Transdermal delivery systems provide a convenient noninvasive approach for drug administration through the skin, and they have been widely developed for in-home health care. The stratum corneum of the skin surface limits drug penetration, but ultrasound (US)-stimulated microbubble (MB) cavitation can enhance skin permeability to promote transdermal drug penetration. However, the specific materials and complex fabrication of MBs influence the scope of application in transdermal delivery systems. Hence, we studied the mixture of citric acid and NaHCO3 agents to generate shell-free CO2-MBs by acid-base neutralization effect. The generation rate of CO2-MBs was 36.3 ± 10 MBs/s and the mean size was 110 ± 14 μm under US sonication (3.1 MHz, 0.5 W/cm2, 50% duty cycle, 1 min). The penetration of Evans blue and FITC-conjugated hyaluronic acid in rat abdominal skin by CO2-MB cavitation improved 2.4 ± 0.3 and 2.1 ± 0.1 fold, respectively. The penetration depth of Evans blue (27.1 ± 5.1 μm) reached the epidermal layer, providing the potential for inducing transcutaneous immunization. Therefore, we proposed a simple and self-operating ultrasonic transdermal delivery system with CO2-MB cavitation to improve drug penetration for in-home health care development.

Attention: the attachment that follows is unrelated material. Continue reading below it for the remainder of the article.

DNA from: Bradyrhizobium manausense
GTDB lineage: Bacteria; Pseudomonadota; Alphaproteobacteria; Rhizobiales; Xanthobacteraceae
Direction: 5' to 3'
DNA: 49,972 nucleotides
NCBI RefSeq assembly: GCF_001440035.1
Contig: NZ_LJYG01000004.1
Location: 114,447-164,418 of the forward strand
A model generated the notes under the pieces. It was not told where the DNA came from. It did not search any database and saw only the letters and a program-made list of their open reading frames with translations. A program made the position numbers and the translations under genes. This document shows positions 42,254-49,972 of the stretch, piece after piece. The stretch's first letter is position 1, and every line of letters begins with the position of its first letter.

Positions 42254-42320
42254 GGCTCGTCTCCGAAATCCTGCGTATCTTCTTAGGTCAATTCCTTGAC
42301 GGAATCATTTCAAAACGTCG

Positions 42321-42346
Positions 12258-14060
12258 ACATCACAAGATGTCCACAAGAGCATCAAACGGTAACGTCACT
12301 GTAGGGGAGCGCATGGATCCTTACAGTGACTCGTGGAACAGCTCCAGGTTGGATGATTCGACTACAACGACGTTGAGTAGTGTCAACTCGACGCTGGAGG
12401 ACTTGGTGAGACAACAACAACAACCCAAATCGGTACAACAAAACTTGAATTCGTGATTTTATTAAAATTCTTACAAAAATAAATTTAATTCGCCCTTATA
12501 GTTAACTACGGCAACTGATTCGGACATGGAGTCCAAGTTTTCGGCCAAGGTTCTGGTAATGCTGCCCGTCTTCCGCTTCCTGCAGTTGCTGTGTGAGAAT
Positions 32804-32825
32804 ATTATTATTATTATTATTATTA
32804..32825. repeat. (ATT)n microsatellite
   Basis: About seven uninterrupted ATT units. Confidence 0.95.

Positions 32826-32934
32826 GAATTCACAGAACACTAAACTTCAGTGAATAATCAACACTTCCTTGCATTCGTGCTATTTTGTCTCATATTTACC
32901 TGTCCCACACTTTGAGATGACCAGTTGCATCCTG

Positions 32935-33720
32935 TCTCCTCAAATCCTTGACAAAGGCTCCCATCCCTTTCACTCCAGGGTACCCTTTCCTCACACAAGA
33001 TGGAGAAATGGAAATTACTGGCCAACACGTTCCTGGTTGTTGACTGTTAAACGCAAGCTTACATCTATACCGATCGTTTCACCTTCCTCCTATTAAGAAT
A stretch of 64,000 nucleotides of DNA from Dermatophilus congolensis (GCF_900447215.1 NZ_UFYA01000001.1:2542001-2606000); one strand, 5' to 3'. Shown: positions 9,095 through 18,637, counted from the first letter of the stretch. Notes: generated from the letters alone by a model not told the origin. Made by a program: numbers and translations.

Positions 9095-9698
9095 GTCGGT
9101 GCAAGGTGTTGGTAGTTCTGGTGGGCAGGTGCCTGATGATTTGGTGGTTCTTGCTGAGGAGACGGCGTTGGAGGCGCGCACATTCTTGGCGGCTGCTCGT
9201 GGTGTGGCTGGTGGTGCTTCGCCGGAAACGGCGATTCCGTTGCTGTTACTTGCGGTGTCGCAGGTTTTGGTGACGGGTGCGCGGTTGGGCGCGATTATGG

All Science Journal Classification (ASJC) codes
- Biomedical Engineering
- Biochemistry, medical